homeland of the Stave Churches. Like many other timber churches of the same type, the Fantoft Church dates
from the twelfth century. In the year 1879

 The village decided to build a new church, and the old one was sold for removal, which unfortunately was the
normal procedure in those days. A citizen of Bergen, Consul F. Gade, realized the importance of saving the old
building, bought it, and transported the material to Bergen. Fantoft, a beautiful spot with lovely surroundings,
about 5 miles south of Bergen, was chosen for its new site. In 1883 the church was rebuilt, or rather
re­constructed after the plan of Borgund Church in Sogn. In the year 1916' the Church was acquired by the late
Jacob Kj0de, ship-owner, who took a great interest in the preservation of this venerable house of worship.
The church is today the property of his family.

History records several changes that were made to the church. What actually happened through the middle
Ages is difficult to trace, but it is generally assumed that the church retained its original appearance until about
1650. We then find that many changes had taken place up to about 1700. It may be mentioned that in 1689 a
new pulpit was erected. In 1692 the lectern, the altar-piece and the chancel were furnished with various
ornaments, and about the year 1700 the nave was decorated.

The furnishing has always been of a modest character, and out of the little there may have been in the old days,
not all has been moved with the church. In the Bergen Museum is kept a relic shrine from the beginning of the
thirteenth century. The ancient bells from the same period, or may be even earlier, were transferred to the new
church at Fortun. One of them has this inscription: X PC. VINC. X PC. REGNAT. X PC. IPAT.
(Christus vincit, Christus reg­nat, Christus imperat.) - In this connection it may be of interest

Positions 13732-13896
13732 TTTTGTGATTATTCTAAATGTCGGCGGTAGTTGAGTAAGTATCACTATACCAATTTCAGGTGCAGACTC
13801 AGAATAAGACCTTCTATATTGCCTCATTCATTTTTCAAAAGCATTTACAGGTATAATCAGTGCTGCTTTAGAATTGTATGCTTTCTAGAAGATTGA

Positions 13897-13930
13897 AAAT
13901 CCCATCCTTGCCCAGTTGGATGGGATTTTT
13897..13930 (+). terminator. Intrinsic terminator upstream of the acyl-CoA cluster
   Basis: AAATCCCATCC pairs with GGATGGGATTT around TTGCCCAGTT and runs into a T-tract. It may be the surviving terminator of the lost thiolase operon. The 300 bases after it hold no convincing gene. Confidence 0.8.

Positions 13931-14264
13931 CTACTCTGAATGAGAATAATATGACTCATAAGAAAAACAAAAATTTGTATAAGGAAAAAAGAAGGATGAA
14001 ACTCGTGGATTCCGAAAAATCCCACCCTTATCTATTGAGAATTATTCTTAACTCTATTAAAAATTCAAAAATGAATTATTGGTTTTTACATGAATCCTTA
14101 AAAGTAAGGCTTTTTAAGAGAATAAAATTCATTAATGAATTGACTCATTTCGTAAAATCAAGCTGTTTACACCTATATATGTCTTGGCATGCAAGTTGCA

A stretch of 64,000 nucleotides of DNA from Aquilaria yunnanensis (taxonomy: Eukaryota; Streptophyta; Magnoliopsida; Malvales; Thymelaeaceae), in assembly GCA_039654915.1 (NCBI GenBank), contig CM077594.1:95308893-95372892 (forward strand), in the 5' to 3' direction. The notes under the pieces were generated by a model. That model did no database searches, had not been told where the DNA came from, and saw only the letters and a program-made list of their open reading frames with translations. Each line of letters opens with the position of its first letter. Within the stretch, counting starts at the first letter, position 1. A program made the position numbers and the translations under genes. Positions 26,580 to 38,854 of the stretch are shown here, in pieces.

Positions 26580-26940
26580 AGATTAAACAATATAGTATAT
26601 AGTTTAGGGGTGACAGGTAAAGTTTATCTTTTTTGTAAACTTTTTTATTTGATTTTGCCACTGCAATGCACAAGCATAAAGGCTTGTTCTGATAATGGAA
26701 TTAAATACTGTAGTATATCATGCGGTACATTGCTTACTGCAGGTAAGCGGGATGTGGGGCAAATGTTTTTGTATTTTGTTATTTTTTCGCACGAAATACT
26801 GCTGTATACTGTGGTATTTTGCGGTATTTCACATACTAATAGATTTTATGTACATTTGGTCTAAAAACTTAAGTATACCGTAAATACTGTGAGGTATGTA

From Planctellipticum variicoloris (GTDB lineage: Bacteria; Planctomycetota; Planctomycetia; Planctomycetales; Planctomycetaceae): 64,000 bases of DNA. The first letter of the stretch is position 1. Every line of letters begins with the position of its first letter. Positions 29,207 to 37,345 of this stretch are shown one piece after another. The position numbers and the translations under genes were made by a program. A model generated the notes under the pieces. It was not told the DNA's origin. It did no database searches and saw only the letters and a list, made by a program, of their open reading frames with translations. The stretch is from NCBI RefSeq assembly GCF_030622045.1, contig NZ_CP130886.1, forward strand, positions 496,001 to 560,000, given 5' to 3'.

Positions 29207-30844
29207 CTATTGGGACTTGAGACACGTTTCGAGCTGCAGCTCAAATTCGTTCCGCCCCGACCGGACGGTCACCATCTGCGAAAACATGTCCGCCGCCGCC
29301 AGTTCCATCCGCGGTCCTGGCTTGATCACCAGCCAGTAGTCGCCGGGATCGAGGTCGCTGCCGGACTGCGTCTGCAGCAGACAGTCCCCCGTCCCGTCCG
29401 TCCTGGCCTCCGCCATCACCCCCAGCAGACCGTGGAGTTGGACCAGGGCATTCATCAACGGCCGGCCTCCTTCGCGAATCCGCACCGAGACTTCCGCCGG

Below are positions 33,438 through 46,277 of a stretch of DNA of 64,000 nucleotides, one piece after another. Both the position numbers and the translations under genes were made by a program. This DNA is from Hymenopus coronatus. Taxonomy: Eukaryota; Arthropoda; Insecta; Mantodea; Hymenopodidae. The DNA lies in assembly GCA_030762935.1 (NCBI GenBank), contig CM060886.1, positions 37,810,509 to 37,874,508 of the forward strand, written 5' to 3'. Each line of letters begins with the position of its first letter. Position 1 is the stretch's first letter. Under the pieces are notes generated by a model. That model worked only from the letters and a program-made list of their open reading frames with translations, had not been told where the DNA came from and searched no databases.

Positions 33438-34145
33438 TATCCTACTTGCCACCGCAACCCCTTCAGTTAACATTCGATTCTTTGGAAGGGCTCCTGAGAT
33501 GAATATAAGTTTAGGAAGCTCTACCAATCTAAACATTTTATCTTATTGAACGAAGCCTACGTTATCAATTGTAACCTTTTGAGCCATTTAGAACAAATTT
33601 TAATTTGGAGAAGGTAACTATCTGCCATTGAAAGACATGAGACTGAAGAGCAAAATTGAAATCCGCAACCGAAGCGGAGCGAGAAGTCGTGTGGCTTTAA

to mention that
Norway is believed to possess more bells dating from the middle Ages than any other country.

The Crucifix
over the entrance to the chancel is a fine

Specimen of medi­aeval art. The two wooden figures in the chancel probab­ly date from the late Middle Ages,
and represent the Apostles John and Peter. It has not been established whether they be­long to the original
furnishing of the church.

 The Font is made of soft soapstone, obviously from the time when christening by immersion was practiced, in the
twelfth century. When the church was pulled down, the font was found on a nearby farm, where it was being used
for feeding the pigs. The baptismal basin now in use is more recent, being 500 years old, with an inscription
difficult to decipher.

 The W all Paintings in the nave represent scenes from the passion of Christ, and have been done in water color
of the 17th century.

 The Woodwork on the pillars at the en­trance to the chancel is imitations of similar decorations in the Hylestad
Church in Setes­dal. They represent scenes from the saga of Sigurd Favnesbane.

 

The pew to the right in the chancel bears the inscription 1668. The other seats of the church are new. Originally
there were fixed seats only along the walls. The congregation knelt on the floor during the service.

 

On the north wall there is an inscription:

 «AVE MARIA GRACIA PLENA DOMINUS TECUM.»

 

On the same wall there is a very elaborate wrought-iron mounting on the oldest door of the church.
A small green stone, probably a relic from a pilgrimage, hasbeen mounted in the doorpost.

According to tradition the opening on the wall of the chancel is a lepers' window, through which the lepers were
allowed to follow the mass and participate in the Holy Communion.

Outside the church is a stone cross, from the days when there were not yet sufficient churches.
The time immediately following the introduction of Christianity about the year 1000. The clergy then used to
gather
 the people for mass and baptism round such stone crosses. Many names of places and farms have still
the word «cross» attached to them, a reminder of the cross of worship once standing there.